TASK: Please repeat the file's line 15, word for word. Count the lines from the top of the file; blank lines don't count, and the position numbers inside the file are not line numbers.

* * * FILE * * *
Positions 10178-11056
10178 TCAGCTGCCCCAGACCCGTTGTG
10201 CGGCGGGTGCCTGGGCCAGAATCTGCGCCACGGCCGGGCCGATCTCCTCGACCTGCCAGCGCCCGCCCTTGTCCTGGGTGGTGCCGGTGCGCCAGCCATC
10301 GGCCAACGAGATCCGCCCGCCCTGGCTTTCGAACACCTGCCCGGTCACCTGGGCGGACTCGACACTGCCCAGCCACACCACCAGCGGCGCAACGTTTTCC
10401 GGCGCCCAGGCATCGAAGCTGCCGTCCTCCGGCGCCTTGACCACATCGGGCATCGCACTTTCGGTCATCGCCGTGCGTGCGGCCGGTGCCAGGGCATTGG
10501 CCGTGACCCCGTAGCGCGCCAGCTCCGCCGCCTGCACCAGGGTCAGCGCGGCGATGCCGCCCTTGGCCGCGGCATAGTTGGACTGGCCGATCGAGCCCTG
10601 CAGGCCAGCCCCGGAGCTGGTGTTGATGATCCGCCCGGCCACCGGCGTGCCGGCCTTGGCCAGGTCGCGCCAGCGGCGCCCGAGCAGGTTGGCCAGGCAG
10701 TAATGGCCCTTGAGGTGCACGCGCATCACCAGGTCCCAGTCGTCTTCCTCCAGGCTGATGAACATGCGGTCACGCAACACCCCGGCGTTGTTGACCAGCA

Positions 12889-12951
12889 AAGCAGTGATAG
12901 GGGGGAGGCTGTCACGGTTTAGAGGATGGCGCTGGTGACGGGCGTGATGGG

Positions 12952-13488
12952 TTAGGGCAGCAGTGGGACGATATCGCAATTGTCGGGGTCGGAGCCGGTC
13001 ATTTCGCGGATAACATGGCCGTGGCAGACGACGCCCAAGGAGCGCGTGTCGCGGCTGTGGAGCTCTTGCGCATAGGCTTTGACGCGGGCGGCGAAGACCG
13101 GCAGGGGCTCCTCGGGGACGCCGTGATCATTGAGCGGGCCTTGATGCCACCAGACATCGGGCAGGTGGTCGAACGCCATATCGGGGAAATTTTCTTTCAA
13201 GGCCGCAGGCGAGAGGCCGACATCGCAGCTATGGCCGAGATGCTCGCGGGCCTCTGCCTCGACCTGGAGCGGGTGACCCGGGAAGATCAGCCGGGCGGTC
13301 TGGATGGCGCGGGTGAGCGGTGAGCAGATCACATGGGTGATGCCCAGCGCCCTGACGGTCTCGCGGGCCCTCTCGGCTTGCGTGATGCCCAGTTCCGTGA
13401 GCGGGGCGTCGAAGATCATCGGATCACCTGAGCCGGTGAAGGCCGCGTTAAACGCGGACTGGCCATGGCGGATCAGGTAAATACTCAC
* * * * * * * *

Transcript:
13101 GCAGGGGCTCCTCGGGGACGCCGTGATCATTGAGCGGGCCTTGATGCCACCAGACATCGGGCAGGTGGTCGAACGCCATATCGGGGAAATTTTCTTTCAA